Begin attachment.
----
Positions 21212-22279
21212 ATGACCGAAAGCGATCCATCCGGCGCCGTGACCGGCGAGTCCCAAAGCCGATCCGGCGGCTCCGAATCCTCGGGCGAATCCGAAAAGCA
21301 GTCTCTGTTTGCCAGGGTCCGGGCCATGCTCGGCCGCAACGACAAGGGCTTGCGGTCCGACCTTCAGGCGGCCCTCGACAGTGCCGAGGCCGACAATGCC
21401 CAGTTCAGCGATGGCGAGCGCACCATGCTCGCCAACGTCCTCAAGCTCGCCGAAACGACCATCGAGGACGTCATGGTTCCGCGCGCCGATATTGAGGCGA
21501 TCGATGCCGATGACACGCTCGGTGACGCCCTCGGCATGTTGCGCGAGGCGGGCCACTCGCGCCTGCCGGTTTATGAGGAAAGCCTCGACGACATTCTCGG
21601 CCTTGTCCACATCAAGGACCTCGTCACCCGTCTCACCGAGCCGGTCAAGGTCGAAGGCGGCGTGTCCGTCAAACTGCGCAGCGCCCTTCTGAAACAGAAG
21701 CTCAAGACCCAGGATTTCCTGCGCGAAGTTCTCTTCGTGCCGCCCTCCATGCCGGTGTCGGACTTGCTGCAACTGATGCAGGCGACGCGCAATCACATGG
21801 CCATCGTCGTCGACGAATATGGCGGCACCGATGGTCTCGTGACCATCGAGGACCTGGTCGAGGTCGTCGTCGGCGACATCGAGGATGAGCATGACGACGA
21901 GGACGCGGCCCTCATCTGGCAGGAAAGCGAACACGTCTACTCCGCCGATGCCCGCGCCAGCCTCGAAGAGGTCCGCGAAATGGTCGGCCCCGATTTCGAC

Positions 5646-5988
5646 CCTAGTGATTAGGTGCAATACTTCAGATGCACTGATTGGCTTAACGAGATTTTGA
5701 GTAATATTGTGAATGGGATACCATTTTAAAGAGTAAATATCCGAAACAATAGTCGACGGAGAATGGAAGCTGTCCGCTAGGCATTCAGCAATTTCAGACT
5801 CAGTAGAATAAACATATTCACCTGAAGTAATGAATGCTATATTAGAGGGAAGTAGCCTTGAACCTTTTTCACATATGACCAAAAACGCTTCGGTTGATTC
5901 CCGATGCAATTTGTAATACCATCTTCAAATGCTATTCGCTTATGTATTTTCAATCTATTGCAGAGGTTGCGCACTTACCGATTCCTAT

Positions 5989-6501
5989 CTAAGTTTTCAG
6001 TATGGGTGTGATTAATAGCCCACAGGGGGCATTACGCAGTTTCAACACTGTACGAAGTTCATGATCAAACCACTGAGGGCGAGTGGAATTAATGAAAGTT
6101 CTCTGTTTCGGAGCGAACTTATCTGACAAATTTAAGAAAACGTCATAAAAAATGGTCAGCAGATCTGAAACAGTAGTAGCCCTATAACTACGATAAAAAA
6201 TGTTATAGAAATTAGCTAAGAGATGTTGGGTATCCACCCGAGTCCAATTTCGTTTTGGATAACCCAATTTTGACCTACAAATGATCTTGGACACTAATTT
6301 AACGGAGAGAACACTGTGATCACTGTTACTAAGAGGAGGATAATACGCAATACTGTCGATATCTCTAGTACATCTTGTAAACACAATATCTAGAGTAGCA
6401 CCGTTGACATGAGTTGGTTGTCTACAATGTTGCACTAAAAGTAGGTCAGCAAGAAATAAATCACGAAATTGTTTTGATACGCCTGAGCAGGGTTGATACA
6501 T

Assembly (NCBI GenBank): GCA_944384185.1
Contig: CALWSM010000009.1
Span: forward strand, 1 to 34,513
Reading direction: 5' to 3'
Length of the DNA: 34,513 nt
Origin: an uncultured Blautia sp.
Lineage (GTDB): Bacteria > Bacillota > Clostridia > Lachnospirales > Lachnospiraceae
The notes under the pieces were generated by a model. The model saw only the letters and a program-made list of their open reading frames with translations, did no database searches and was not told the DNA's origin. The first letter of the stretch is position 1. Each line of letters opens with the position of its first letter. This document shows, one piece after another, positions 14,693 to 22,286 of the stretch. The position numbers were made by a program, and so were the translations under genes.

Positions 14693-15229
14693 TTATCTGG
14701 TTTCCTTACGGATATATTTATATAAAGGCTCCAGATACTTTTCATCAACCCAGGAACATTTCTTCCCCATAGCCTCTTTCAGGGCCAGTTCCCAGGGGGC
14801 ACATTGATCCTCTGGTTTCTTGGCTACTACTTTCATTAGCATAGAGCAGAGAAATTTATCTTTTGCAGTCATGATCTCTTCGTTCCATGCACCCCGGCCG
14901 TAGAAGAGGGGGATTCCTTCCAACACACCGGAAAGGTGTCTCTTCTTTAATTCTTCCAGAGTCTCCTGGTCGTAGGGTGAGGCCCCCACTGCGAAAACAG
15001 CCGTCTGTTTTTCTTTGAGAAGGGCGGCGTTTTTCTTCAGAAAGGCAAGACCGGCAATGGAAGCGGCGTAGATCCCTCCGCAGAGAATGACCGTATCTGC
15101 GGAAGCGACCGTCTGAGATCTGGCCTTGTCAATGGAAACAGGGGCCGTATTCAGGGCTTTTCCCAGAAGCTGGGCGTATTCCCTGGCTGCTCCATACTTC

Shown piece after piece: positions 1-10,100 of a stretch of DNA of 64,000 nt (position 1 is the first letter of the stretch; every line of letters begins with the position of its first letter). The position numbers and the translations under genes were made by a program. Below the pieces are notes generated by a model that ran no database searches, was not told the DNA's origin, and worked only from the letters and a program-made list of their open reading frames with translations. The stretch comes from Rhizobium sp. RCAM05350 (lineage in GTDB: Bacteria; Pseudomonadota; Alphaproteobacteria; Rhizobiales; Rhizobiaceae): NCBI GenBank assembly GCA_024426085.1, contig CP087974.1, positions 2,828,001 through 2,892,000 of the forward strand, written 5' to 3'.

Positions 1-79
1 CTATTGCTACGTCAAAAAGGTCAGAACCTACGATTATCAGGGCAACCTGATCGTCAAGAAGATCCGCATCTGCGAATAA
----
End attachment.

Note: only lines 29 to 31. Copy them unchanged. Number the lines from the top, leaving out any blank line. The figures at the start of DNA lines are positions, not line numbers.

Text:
Lineage (GTDB): Bacteria > Bacillota > Clostridia > Lachnospirales > Lachnospiraceae
The notes under the pieces were generated by a model. The model saw only the letters and a program-made list of their open reading frames with translations, did no database searches and was not told the DNA's origin. The first letter of the stretch is position 1. Each line of letters opens with the position of its first letter. This document shows, one piece after another, positions 14,693 to 22,286 of the stretch. The position numbers were made by a program, and so were the translations under genes.

Positions 14693-15229